A number of people have asked about my decision to allow candidates for public office contribute posts to RI Future about their campaigns, so I thought it was a worthwhile editorial decision to address here.
To set the scene, Libby Kimzey and Mark Binder – both of whom are self-described progressives, semi-regular contributors to RI Future and active members of our online community – are running for seats in the state House of Representatives.
It’s my hope that they both post many more times throughout the campaign season, and I hope many other candidates for office do as well. Senator Sheldon Whitehouse and Congressman David Cicilline, both self-described progressives, have contributed posts in the recent past and I hope they take the opportunity to do so again during the campaign. In fact, there is literally little that would make me happier than if every candidate for office posted to RI Future during the campaign. Maybe if they all commented with their real names, to boot!
I know the internets are still a relatively new animal to some, and more than a few wish news and information still came packaged the way it did 20 and 50 years ago. But we can’t turn back now any more than the early humans could have left fire alone. Nor should we. Candidates for public office having another way to communicate with people is a good thing – especially when the people can communicate right back, and publicly. And the more the web is incorporated into the political process, assuming it’s kept free and open, it should serve to mitigate the problems with unfettered money in the political process.
Being a blog that blends news reporting with opinion writing on issues that matter to progressives, we’re in a pretty unique position to give our audience – a vast majority of whom I’m guessing are voters – a variety of ways to learn more about the candidates – one of those ways is the candidates can submit their own posts. The candidates, for the most part, seem appreciative of the opportunity as well. (Though I wish more weren’t so afraid of the comments section … the anonymous comments aren’t nearly as influential as some seem to think – people generally recognize them for what they are: a sometimes good and sometimes bad side dish meant to add a little value to the main course. Conversely, the ones with real names carry greater weight.)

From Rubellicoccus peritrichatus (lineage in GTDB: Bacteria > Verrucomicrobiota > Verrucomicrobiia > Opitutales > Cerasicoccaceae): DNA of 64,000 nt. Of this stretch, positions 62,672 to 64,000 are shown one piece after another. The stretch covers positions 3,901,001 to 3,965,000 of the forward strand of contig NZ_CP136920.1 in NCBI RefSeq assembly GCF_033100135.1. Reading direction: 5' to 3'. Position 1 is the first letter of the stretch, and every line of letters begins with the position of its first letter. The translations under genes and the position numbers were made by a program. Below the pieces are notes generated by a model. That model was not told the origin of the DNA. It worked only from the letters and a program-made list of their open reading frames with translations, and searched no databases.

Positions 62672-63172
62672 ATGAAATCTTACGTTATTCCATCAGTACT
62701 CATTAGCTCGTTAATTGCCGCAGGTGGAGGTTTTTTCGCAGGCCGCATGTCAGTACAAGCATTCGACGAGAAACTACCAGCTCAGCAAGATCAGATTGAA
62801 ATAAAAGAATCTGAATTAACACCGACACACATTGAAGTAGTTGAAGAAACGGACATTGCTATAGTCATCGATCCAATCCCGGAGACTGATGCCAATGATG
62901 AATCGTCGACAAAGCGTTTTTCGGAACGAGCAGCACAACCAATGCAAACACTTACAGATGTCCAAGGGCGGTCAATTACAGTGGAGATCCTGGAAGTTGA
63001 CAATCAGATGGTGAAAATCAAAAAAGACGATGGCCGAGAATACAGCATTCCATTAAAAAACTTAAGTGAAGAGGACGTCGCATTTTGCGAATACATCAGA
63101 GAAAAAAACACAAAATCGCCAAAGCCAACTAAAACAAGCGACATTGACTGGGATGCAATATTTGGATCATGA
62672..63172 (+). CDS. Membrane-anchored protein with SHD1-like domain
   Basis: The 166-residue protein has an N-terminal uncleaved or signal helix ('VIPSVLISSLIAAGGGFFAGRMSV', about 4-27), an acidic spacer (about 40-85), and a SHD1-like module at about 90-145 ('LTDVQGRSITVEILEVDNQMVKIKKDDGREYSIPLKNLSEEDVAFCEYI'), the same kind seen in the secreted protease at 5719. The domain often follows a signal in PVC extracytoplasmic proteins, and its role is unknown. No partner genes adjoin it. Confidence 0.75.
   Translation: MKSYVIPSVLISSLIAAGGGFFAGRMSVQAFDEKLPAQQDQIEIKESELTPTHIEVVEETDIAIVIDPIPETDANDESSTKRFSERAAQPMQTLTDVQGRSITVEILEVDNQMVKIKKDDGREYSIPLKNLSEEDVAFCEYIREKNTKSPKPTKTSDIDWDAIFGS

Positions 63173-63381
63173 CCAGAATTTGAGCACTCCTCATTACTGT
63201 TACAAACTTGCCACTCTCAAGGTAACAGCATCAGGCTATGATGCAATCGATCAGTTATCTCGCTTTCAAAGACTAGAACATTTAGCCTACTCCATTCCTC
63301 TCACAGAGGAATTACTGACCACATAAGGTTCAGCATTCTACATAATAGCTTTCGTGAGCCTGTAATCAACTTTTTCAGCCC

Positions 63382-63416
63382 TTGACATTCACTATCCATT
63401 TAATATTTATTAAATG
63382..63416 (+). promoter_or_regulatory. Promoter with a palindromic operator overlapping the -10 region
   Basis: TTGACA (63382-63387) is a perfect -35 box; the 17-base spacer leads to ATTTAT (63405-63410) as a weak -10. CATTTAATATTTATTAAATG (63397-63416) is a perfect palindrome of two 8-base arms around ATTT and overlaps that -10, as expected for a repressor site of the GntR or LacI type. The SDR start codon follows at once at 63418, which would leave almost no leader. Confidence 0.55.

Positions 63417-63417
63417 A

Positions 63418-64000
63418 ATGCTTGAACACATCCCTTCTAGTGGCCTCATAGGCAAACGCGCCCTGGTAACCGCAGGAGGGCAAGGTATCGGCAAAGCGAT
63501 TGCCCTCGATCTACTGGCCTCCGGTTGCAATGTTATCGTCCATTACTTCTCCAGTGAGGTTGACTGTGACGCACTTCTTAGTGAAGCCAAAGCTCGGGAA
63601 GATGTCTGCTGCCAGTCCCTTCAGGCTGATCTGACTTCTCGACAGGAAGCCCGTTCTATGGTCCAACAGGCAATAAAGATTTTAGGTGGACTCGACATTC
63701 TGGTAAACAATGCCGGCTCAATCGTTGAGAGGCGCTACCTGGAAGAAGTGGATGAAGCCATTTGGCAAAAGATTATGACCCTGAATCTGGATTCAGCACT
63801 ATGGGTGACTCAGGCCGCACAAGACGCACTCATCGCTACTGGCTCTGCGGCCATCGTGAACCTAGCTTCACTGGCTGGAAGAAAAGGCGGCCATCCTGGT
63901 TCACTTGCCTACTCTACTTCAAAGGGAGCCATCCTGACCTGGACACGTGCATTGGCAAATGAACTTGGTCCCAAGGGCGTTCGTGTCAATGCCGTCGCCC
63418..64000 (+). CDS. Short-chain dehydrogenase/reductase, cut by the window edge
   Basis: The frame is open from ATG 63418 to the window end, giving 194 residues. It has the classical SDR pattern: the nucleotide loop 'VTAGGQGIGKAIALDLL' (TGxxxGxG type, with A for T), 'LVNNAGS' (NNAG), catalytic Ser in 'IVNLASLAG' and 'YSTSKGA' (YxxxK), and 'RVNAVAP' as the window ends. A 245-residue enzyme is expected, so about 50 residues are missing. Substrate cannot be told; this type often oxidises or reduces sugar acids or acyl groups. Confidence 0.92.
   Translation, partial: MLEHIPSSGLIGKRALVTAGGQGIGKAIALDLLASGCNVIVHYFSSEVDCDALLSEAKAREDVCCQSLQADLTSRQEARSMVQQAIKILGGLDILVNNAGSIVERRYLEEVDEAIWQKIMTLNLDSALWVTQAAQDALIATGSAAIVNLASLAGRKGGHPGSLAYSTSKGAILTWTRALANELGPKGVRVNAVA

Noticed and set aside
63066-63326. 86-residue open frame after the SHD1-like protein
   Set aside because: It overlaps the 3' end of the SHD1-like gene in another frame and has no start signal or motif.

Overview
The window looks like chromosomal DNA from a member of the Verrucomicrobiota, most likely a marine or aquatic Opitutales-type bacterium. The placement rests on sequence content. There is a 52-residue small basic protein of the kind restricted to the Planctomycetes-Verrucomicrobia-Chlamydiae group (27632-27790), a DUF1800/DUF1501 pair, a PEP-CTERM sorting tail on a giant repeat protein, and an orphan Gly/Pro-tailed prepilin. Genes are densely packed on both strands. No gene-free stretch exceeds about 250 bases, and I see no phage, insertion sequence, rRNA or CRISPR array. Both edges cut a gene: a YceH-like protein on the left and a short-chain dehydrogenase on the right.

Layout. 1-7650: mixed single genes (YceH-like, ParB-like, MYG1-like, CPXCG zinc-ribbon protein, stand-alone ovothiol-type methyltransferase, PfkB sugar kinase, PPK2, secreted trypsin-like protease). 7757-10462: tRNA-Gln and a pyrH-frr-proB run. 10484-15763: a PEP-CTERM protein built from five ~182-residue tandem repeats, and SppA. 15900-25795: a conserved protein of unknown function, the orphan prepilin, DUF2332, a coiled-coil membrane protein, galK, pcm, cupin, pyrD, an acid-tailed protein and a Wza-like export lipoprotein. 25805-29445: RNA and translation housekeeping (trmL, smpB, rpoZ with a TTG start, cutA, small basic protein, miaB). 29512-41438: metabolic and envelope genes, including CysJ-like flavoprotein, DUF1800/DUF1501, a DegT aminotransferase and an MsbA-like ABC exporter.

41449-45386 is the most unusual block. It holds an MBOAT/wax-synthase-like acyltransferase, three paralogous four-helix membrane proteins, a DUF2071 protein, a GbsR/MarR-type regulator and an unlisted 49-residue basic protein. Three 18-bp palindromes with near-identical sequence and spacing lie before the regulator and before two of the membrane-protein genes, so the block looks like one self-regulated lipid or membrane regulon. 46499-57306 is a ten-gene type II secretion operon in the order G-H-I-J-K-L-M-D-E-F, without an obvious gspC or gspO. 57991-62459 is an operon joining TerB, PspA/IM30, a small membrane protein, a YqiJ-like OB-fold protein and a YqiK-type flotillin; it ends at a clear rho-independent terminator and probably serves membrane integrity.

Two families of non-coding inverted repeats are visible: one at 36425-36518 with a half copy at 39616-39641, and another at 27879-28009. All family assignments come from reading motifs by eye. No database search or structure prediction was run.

Here are our general guidelines for submissions, in particular as applied to contributors who are running for and writing about their candidacy:
- We want to know about progressive issues rather than about your campaign or yourself, though we veer from this frequently and interpret it rather loosely and broadly.
- There is no non-compete clause inherent with you post so don’t be surprised if you see a post from your competition on RI Future as well.
- There are plenty of other places where you can dump on the progressive movement, if that’s your thing, so we choose not to compete in that sector of the marketplace of ideas.
- It’s neither a tacit or an explicit endorsement for the seat you seek.
This last point is an interesting one, especially as it applies to Binder’s campaign against House Speaker Gordon Fox. Binder is probably more progressive than is Fox. But Fox may well be the best Democrat to lead the House of Representatives. It’s possible we could give Binder a platform during the campaign, but still endorse his opponent.
I probably should have done a post prior to campaign season letting our readers and all candidates know we planned to do as much … just as much as a news/opinion hybrid blog is a good medium for communicating with candidates, it’s also a pretty good place to tackle issues of journalistic integrity and political communication.